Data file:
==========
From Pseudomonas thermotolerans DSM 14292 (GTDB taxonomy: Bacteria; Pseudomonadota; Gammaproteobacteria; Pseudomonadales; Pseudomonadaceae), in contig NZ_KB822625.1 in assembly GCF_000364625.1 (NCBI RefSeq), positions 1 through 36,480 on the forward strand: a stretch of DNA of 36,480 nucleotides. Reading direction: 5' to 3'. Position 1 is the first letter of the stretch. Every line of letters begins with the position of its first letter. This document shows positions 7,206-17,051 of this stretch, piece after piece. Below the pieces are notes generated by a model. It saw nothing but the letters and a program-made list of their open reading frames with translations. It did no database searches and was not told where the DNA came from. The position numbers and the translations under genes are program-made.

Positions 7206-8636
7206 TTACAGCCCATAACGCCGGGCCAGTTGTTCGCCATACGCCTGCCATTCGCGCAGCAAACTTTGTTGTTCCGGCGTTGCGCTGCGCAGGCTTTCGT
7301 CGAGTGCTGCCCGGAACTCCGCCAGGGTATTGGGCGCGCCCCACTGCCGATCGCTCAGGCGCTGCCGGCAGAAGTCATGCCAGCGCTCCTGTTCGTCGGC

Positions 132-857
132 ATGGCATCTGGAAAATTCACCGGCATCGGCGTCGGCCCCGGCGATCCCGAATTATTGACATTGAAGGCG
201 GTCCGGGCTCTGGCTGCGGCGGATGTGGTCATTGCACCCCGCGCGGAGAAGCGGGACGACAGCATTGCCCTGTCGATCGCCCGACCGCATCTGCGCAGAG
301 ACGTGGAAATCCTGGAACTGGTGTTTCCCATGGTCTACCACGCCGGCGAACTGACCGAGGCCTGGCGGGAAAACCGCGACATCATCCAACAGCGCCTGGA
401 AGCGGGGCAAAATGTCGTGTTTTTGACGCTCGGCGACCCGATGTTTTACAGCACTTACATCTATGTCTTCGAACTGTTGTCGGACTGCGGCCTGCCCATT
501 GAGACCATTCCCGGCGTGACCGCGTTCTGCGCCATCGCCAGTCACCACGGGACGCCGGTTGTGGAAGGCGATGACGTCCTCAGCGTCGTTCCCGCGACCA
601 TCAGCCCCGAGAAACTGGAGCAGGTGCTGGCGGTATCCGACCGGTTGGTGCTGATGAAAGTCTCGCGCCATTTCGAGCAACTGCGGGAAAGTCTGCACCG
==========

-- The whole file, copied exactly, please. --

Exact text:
From Pseudomonas thermotolerans DSM 14292 (GTDB taxonomy: Bacteria; Pseudomonadota; Gammaproteobacteria; Pseudomonadales; Pseudomonadaceae), in contig NZ_KB822625.1 in assembly GCF_000364625.1 (NCBI RefSeq), positions 1 through 36,480 on the forward strand: a stretch of DNA of 36,480 nucleotides. Reading direction: 5' to 3'. Position 1 is the first letter of the stretch. Every line of letters begins with the position of its first letter. This document shows positions 7,206-17,051 of this stretch, piece after piece. Below the pieces are notes generated by a model. It saw nothing but the letters and a program-made list of their open reading frames with translations. It did no database searches and was not told where the DNA came from. The position numbers and the translations under genes are program-made.

Positions 7206-8636
7206 TTACAGCCCATAACGCCGGGCCAGTTGTTCGCCATACGCCTGCCATTCGCGCAGCAAACTTTGTTGTTCCGGCGTTGCGCTGCGCAGGCTTTCGT
7301 CGAGTGCTGCCCGGAACTCCGCCAGGGTATTGGGCGCGCCCCACTGCCGATCGCTCAGGCGCTGCCGGCAGAAGTCATGCCAGCGCTCCTGTTCGTCGGC

Positions 132-857
132 ATGGCATCTGGAAAATTCACCGGCATCGGCGTCGGCCCCGGCGATCCCGAATTATTGACATTGAAGGCG
201 GTCCGGGCTCTGGCTGCGGCGGATGTGGTCATTGCACCCCGCGCGGAGAAGCGGGACGACAGCATTGCCCTGTCGATCGCCCGACCGCATCTGCGCAGAG
301 ACGTGGAAATCCTGGAACTGGTGTTTCCCATGGTCTACCACGCCGGCGAACTGACCGAGGCCTGGCGGGAAAACCGCGACATCATCCAACAGCGCCTGGA
401 AGCGGGGCAAAATGTCGTGTTTTTGACGCTCGGCGACCCGATGTTTTACAGCACTTACATCTATGTCTTCGAACTGTTGTCGGACTGCGGCCTGCCCATT
501 GAGACCATTCCCGGCGTGACCGCGTTCTGCGCCATCGCCAGTCACCACGGGACGCCGGTTGTGGAAGGCGATGACGTCCTCAGCGTCGTTCCCGCGACCA
601 TCAGCCCCGAGAAACTGGAGCAGGTGCTGGCGGTATCCGACCGGTTGGTGCTGATGAAAGTCTCGCGCCATTTCGAGCAACTGCGGGAAAGTCTGCACCG